The best way to help avoid getting Large Patch is to irrigate on an As Needed basis during the early morning hours when dew is already present. Fungicides can be used once the disease is present, however, they only stop the disease from spreading they do not promote turfgrass growth.

The turf must be actively growing in order for the diseased turfgrass to recover. Symptoms do not disappear until new leaves develop and the old leaves are removed by mowing or decomposition. Since the disease normally occurs when the turfgrass is not growing very rapidly, recovery may be very slow.


Call Grass Roots Lawn & Landscape, Inc. for all your Lawn Care needs. (850)897-3073 Niceville  (850)832-4212 Panama City Beach


September/October Newsletter


Interested in mosquito control? Grass Roots is happy to match competitor’s pricing of mosquito applications for our current customers.  Call today for more information!

Lawn Maintenance

Mid-October is the time when our crews begin servicing your yard every other week due to the slowing of plant and turf growth.  With increased leaf fall during these months your maintenance crew will be working to remove those leaves during your service visits. Please know that with upcoming holiday seasons your service day may shift during the week leading up to, or just after, a scheduled holiday.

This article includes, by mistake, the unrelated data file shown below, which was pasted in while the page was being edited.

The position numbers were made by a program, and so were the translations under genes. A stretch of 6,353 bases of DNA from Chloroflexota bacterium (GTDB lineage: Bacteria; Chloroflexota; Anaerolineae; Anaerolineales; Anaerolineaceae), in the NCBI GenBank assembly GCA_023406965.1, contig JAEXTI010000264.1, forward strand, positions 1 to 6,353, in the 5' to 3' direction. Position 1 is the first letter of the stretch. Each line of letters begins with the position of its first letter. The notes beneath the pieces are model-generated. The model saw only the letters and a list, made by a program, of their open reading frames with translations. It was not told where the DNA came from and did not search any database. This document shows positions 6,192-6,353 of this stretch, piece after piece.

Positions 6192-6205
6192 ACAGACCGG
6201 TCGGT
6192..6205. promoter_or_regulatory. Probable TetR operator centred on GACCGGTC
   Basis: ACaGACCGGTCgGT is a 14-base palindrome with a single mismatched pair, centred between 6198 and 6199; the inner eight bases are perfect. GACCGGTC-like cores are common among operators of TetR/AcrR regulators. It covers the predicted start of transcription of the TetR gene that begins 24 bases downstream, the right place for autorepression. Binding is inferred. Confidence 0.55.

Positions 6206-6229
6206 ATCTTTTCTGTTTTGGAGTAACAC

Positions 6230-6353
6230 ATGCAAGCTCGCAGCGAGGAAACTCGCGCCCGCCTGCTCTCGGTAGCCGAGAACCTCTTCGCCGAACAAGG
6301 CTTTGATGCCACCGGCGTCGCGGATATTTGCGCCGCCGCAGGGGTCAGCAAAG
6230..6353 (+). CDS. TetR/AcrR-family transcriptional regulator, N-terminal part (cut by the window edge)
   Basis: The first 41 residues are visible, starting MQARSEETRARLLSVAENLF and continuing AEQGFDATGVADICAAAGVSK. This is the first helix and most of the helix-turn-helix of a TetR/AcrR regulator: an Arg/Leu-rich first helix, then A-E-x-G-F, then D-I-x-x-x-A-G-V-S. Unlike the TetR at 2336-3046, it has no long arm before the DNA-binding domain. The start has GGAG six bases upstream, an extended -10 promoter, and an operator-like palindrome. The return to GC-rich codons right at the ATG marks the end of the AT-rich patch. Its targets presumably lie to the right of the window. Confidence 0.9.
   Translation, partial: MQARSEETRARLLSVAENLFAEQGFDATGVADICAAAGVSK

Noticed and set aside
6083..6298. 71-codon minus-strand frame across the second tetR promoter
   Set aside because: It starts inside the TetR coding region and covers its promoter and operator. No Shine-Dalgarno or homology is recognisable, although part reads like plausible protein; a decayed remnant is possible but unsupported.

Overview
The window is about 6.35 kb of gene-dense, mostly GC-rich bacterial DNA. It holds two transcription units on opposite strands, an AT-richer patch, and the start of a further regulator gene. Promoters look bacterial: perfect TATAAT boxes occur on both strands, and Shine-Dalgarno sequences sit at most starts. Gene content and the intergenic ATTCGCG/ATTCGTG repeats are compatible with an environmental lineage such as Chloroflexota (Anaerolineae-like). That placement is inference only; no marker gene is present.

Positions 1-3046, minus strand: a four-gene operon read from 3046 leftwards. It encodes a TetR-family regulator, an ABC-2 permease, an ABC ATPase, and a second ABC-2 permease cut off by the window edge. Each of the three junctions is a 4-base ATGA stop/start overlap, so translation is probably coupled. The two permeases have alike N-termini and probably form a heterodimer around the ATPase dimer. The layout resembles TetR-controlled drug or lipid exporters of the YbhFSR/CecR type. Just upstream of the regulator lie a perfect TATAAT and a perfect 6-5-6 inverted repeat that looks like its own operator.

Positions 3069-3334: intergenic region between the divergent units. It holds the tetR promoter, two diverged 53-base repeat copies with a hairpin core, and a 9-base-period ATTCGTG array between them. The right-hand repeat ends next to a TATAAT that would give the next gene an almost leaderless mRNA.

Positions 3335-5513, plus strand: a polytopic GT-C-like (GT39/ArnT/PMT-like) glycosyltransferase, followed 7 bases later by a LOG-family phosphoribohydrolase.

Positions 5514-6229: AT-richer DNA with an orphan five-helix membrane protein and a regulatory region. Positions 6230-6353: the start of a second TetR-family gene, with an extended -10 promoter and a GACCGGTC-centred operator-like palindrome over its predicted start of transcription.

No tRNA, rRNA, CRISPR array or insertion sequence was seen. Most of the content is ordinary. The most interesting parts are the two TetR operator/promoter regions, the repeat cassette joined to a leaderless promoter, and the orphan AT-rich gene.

Grass will begin to go dormant as we see extended periods of temps in the low 80’s.  If you are an irrigation program customer, we will be adjusting your watering to prevent fungus (brown patch) which is common this time of year.  Those customers adjusting their own systems will want to decrease their watering from now until winter.

Lawn Care and Shrub Care

As the temperature cools, turf fungus called Brown Patch can occur, particularly if watering is not decreased. Our technicians will be on the lookout for this condition when applying your last scheduled application for the season.  This last application is a Pre-emergent herbicide to help keep winter weeds from germinating, along with liquid Potassium to help prepare your lawn for dormancy.


There is a limited amount of time left in this year’s growing season to complete landscaping projects.  Please contact us ASAP if you want work done prior to Spring 2016.  This is also a great time of year to install mulch to help moderate the soil temperature for your plants during the winter months.  Please call the office to schedule mulch installation.

2ba7f2df-d060-473b-8619-2a7ea3c39a55Employee Spotlight